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The timely publication of the results of the IFLA committee on 'Functional Requirements for Bibliographic Records' , meant that the workshop could focus on this as a de facto model and bring to bear some of the requirements and methods of Object Orientation. The varied experiences and long-term theoretical and practical interests of the members meant that the succession of examples used to examine the model was varied and complex.
The four levels are: Work, Expression, Manifestation, Item.
Each is an object derived of the preceding one and inherits properties from it. The most obvious example is (starting from the bottom) the Item. It is common practice that two Items (or copies) of a book, for instance, share all their bibliographic properties and differ only in their physical properties (Barcode number, placement, physical state, etc.).
The Manifestation and Expression levels formalise in a theoretical model the pragmatic decisions made in the MARC Format Integration changes, where data elements peculiar to a particular physical Manifestation became repeatable and were grouped together.
The Work level is an extension 'upwards' to allow the creation of a completely intellectual construct which is devoid from any processing or physical properties so that the unique 'absolute content' of bibliographic objects may be described.
The model is described as 'bibliographic', but it applies equally well to other objects, such as the authority records, which we model in the whole of 'bibliographic space'.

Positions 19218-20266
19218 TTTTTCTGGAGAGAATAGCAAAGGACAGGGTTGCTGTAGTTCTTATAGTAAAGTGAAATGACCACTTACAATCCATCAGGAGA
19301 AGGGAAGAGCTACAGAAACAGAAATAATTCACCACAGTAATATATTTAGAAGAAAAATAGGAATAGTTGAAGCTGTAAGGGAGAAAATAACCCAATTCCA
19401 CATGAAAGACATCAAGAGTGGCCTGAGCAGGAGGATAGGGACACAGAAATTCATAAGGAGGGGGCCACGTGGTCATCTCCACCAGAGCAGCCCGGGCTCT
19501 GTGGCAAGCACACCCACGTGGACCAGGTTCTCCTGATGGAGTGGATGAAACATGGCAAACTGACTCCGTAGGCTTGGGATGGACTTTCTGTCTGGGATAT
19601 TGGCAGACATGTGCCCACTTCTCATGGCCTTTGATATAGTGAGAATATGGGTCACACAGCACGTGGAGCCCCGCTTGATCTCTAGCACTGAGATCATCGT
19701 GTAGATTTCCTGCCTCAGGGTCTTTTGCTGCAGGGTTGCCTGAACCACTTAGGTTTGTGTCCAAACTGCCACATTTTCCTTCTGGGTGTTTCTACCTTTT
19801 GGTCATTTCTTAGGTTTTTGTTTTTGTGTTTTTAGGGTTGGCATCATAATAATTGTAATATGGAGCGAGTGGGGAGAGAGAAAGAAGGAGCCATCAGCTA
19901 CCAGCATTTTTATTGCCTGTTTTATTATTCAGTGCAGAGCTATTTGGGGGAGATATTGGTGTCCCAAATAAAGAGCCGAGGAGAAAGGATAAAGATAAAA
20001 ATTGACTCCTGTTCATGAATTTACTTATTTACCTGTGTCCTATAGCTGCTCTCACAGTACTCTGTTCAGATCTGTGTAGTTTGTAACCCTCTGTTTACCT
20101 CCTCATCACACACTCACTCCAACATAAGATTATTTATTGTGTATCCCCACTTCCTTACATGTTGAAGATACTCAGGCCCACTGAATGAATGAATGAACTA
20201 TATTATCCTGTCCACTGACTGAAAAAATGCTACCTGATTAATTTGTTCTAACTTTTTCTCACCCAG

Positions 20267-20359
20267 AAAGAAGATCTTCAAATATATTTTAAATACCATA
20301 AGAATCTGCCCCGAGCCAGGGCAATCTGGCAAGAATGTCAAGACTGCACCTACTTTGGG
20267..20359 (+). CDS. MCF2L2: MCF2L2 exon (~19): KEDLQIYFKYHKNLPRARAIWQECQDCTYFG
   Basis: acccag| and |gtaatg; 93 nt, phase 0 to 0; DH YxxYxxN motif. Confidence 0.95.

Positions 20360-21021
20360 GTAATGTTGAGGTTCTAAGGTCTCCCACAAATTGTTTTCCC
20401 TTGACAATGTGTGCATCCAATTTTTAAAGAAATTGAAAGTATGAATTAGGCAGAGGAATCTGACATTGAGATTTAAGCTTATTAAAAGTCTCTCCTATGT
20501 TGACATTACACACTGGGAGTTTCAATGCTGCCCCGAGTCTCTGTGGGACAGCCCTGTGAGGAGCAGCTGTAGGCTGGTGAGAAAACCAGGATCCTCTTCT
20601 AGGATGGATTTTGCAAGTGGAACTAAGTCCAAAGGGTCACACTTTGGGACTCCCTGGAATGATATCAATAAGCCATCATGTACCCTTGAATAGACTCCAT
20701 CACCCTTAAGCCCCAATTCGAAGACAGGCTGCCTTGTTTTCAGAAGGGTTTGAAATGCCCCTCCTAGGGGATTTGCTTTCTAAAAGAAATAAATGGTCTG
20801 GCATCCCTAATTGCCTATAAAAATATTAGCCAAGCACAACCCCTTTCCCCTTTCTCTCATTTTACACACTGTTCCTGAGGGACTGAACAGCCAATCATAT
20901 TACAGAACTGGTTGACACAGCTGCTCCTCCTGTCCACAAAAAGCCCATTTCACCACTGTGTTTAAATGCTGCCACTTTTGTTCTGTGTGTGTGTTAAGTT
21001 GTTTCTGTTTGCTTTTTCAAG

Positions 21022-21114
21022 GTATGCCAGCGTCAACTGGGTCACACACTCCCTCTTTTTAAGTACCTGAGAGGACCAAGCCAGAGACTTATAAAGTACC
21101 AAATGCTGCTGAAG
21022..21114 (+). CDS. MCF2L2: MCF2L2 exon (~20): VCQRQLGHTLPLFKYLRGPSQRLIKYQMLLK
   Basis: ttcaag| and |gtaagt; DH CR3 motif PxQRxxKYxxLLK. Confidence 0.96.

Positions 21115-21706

This cleaner model is easier to maintain, has increased flexibility of representation, may be better searched and may be more accurately processed according to rule based processes. It is very much in line with the results of the analysis of the digital resources, integration of which with the "traditional" material is very important these days.
Because of the existence of more bibliographic levels there will be more 'clustering' of individual real world entities (e.g. books and videos and computer games) under a single Work level object. This allows for 'intuitive relationships' (relations such as 'the movie of the book', or 'videos on the same subject as this song', etc.) searching to be applied. This opens a whole new area of searching possibilities.
The increased conceptual clarity of the 4-level model which includes the traditional authority files will enhance the navigation capabilities of OPACs. It becomes possible to navigate between objects at different levels as a meaningful search process. The authority files (Authors, etc. and Subjects) can be included in this navigation process as objects in their own right as they have the potential for significant information content at the different levels.
Simplified catalogue displays through 'information hiding', i.e. the use of the levels of abstraction in order to show the user - at will - only the Works (or Expressions) instead of a multitude of Manifestations during browsing of catalogues. That is, the forming of an hierarchic catalogue, which allow shorter, more compact, lists for friendlier, faster browsing from broad searches, providing an overall quicker path from start to the final desired object.
The model allows the natural 'media integration', i.e. the merging of the library catalogue with museum and archive catalogues, offering the user increased informational capabilities. The extension of the conceptual model to these related disciplines is almost automatic. That is not to say that the mapping of data elements becomes much easier, just that the framework is better and there is more chance of a unified approach from the users point of view.